Scientists worry ‘Operation Warp Speed’ is missing tried and true vaccines

In the search to find a vaccine to put an end to the coronavirus pandemic, some scientists worry that President Trump’s “Operation Warp Speed” is missing out on tried and true vaccine technologies that have over and over again resulted in proven winners.

The Trump administration is not funding vaccine approaches that have been used for more than 50 years, including for current vaccines against hepatitis, flu, polio, and rabies.

Instead, the United States is investing up to more than $2 billion in newer approaches that are promising, but for the most part, have not resulted in approved vaccines, much less vaccines with long track records.

Saad Omer, a Yale University infectious disease expert, said Operation Warp Speed needs to widen its portfolio to include the older technologies.

“New technologies are good, and they could perform well, but we should really be hedging our bets,” said Omer, who has helped develop several vaccines.

Dr. Paul Offit, a University of Pennsylvania professor who developed a vaccine against rotavirus, agrees.

“Just because it’s new doesn’t mean it’s better,” he said.

China and US taking drastically different approaches

C
hina has taken a very different approach than the US, with four of its five vaccines in clinical trials using the older approach.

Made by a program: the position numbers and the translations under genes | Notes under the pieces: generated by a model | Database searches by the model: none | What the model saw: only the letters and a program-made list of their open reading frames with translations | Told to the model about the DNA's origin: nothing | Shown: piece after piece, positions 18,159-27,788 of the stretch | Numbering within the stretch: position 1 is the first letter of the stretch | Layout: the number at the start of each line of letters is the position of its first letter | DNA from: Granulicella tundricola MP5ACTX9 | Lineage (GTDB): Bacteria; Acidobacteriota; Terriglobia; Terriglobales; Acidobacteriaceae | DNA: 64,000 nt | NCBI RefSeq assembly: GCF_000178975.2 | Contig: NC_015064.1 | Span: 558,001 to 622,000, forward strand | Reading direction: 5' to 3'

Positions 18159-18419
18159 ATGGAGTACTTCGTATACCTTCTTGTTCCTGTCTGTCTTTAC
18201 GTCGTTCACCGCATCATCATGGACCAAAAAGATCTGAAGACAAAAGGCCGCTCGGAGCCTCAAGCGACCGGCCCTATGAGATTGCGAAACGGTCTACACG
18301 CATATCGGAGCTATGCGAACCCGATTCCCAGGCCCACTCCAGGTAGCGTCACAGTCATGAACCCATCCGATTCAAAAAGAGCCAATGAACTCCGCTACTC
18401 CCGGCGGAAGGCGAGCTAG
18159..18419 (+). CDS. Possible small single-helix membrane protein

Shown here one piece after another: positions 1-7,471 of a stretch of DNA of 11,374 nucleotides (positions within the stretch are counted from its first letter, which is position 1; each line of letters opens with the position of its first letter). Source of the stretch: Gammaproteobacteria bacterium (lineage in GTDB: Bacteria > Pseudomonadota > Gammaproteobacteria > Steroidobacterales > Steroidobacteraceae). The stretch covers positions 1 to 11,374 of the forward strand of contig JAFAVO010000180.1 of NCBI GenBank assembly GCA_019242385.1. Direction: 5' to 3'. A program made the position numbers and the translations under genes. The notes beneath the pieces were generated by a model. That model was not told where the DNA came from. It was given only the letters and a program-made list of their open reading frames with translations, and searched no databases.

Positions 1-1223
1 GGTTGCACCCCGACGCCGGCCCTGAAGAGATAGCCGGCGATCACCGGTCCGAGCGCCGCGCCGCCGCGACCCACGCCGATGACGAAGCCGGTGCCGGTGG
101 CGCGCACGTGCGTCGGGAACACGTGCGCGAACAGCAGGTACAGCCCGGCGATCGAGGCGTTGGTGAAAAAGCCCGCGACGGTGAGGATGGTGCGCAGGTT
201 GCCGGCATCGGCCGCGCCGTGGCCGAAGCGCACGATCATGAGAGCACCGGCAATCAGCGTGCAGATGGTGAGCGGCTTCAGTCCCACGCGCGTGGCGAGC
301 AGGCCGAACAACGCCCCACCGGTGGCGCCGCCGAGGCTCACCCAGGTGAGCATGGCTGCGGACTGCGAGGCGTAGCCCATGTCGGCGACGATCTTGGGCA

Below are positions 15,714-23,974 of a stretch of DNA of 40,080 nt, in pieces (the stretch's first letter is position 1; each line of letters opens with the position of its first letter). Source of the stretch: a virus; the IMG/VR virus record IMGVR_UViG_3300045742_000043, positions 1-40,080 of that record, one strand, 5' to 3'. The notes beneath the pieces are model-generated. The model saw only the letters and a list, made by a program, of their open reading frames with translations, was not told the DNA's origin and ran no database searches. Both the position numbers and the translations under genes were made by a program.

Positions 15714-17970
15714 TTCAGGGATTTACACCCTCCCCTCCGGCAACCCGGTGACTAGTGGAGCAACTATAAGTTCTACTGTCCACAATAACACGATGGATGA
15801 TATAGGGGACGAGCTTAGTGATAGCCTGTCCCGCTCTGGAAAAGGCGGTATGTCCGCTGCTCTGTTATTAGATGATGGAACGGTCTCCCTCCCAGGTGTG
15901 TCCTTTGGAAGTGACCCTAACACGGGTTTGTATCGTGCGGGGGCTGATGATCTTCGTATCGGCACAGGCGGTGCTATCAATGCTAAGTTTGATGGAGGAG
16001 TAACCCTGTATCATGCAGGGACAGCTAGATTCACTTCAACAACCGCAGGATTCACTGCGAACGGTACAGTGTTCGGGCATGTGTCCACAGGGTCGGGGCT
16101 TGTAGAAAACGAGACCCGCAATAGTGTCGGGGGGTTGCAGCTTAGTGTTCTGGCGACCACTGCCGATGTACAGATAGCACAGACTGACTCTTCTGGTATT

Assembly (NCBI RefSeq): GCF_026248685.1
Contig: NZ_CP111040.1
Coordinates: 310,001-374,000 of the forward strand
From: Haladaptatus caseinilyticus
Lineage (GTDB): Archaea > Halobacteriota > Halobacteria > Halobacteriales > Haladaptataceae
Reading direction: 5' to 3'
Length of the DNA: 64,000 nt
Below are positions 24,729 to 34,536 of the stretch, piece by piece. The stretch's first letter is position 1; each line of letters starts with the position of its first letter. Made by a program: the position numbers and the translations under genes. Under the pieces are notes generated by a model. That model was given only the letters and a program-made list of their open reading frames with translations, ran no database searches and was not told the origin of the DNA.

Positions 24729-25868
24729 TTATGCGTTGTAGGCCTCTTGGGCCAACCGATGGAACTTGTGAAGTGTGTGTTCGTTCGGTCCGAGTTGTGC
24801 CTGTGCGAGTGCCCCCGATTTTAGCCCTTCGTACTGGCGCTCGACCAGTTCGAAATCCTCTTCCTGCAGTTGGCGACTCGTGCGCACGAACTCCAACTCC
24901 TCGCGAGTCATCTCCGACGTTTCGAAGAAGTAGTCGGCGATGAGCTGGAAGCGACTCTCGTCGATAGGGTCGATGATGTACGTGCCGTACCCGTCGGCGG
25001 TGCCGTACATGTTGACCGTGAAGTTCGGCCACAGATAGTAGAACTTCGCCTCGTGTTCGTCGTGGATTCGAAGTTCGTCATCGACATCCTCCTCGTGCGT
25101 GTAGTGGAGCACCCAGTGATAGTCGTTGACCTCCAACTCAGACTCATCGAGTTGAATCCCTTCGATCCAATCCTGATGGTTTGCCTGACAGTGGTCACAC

But the director of the US National Institutes of Health says there’s a “need for speed,” and the older approach takes “considerably longer” to develop.

“We have no time to waste,” Dr. Francis Collins told CNN.

Collins said he also has safety concerns about the older approach favored by the Chinese. That approach takes the entire virus to illicit an immune response from the body, but the virus is first inactivated so it won’t cause harm.

“If you weren’t completely successful in inactivating the virus, you’d have the fear that the vaccine itself could be dangerous,” he said. “There’s always much more concern about safety.”

The newer vaccines use only part of the virus, or even just its genetic material. Collins said these types of vaccines “carry no risk of conveying the actual disease.”

Dr. Philip Russell, a retired major general and former commander of the US Army Medical Research and Development Command who helped develop several vaccines, also noted safety concerns with an inactivated virus vaccine.

“I think they’re doing the right thing,” Russell said of the US approach.

But some other scientists question if the older technology really takes that much longer, or really is more unsafe.

“The Chinese wouldn’t be doing this if they didn’t have a rational plan for it. They do not mess around,” said John Moore, a professor of microbiology and immunology at Weill Cornell Medical College. “The Chinese are not illogical.”

An announcement this week bears that out.

According to Brazilian health authorities, a Chinese company, Sinovac Biotech, will start Phase 3 clinical trials with an inactivated virus vaccine in the first week in July. Such trials are the last step before a vaccine seeks approval from regulators.

“The proof is in the pudding,” said Dr. Peter Hotez, a vaccine specialist at Baylor College of Medicine who is working on a Covid vaccine that uses a different approach from the Chinese.